The Network of Communication Reporters (NCR) in commemoration of this year’s World Telecommunication Day, has congratulated Ghanaian women who have blazed the trail in telecommunications and ICT development in the country.
In a statement signed on Thursday by Charles Benoni Okine, Dean of the Network to mark Day, the Network said the achievements of the women called for institutional encouragement of more girls to acquire telecommunication and ICT knowledge for the benefit of the country.
It named women like Patricia Obo-Nai, CTO of Vodafone Ghana, Estelle Akofio-Sowah, CEO of Google Ghana, Ann Amuzu, CEO of nandimobile.com, Sheila Bartels-Sam, CEO of inchargeglobal.com, and Florence Toffa of Mobileweb Ghana Foundation as some of the few Ghanaian women.
The Network, therefore, proposed a national scholarship scheme for young girls, who want to study Telecoms/ICT Engineering in the country where telecoms and ICT industry players can collaborate with educational institutions to provide such a support.
It also called for support to less educated women who are already in the industry but does not benefit from the many value offerings by the telecoms/ICT industry to improve their businesses.
The Network also acknowledged that Ghana had more enough reason to celebrate the day, especially given the progress the country had made in the sector. The country has six multinational telecom operators, four submarine fibre optic cable landing on our shores, with a fifth one on its way; and several Internet Service Providers (ISP’s).
The World Telecommunications and Information Society Day is set aside by the International Telecommunication Union (ITU) and the UN General Assembly to celebrate the founding of the ITU, signing of the first International Telegraph Convention in 1865, and to focus on the importance of ICT and a wide range of issues related to the information society.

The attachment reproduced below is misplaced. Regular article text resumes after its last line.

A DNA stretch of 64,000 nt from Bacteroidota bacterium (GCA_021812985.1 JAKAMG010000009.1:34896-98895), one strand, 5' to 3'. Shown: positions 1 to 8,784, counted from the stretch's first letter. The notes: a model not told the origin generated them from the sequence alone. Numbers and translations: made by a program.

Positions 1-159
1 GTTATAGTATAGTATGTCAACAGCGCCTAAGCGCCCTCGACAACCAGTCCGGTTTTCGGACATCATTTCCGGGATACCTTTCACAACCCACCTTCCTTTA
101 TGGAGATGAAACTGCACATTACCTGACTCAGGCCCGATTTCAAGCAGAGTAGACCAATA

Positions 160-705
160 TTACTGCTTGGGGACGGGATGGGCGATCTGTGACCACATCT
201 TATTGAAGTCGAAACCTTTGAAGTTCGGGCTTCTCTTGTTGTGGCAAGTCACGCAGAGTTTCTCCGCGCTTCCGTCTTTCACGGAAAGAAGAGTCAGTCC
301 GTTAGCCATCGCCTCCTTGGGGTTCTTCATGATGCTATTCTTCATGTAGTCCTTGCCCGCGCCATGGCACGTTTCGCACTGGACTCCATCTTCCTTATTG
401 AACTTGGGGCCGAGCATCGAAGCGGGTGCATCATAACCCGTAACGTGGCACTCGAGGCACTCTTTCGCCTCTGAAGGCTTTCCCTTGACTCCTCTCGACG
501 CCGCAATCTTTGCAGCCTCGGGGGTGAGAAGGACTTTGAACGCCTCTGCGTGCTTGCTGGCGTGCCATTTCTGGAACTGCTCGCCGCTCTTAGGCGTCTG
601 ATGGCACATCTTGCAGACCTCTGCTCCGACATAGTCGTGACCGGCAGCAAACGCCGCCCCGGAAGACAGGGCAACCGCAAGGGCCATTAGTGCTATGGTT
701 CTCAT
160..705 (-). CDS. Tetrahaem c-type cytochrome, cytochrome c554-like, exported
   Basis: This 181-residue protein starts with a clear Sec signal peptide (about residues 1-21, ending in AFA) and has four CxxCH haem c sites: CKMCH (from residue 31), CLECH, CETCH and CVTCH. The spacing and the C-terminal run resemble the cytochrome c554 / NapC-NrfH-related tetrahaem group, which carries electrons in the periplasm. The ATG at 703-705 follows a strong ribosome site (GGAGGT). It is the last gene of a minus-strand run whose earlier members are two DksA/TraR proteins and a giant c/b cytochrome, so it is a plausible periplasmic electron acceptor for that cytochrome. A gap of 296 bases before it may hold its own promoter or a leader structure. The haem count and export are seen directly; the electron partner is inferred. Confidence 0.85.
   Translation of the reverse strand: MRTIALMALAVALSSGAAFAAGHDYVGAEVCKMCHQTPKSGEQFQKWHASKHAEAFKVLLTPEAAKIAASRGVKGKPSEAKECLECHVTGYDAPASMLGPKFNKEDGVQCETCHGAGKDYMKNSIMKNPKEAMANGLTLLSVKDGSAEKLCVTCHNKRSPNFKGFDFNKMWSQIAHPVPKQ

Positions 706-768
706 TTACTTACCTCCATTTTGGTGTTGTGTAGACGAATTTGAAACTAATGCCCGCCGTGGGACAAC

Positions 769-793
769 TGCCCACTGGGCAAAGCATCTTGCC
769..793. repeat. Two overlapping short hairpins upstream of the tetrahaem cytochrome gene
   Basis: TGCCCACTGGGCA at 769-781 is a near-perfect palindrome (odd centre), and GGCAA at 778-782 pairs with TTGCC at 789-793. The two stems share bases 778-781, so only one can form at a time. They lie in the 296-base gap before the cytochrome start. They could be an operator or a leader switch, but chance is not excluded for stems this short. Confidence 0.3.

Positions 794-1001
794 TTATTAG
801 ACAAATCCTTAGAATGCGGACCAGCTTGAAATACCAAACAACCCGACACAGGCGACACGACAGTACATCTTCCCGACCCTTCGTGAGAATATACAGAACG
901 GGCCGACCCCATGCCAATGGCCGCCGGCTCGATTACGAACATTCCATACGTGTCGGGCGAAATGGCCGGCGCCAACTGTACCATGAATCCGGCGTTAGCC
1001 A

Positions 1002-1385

The theme for this year is: “Women and Girls in ICT”, which obviously seeks to throw the spotlight on achievements by women and girls in ICT and how women and girls could also benefit from ICT in the businesses and studies.
The Network said Mobile penetration is over 80 percent; tele-density has crossed the 90 percent line; internet penetration is around 6-7 percent, which is low but compares favorably with the rest of Africa.
The industry is on record as paying 10 percent of national income tax, contributing two percent of GDP, directly employing some 6,000 Ghanaians and 1.5 million indirectly; and driving efficiency and growth in the service sector on the country.
This, the Network said, had been possible first of all through the formulation and implementation of the right policies, which created that attractive environment for the multinationals to come in.
It therefore also congratulated the Ministry of Communications (MOC) and the industry regulator, National Communication Authority (NCA) for their visionary policies and effective policy implementation over the years.
We also congratulate the telecom operators for believing in the economy and investing heavily to make mobile telephony a way of life for Ghanaians.
NCR is group of seasoned Ghanaian journalists who aim among other things to bring together communicators with interest in telecommunication and ICT reporting, and equip them with skills in the sector to be better educators and informers. GNA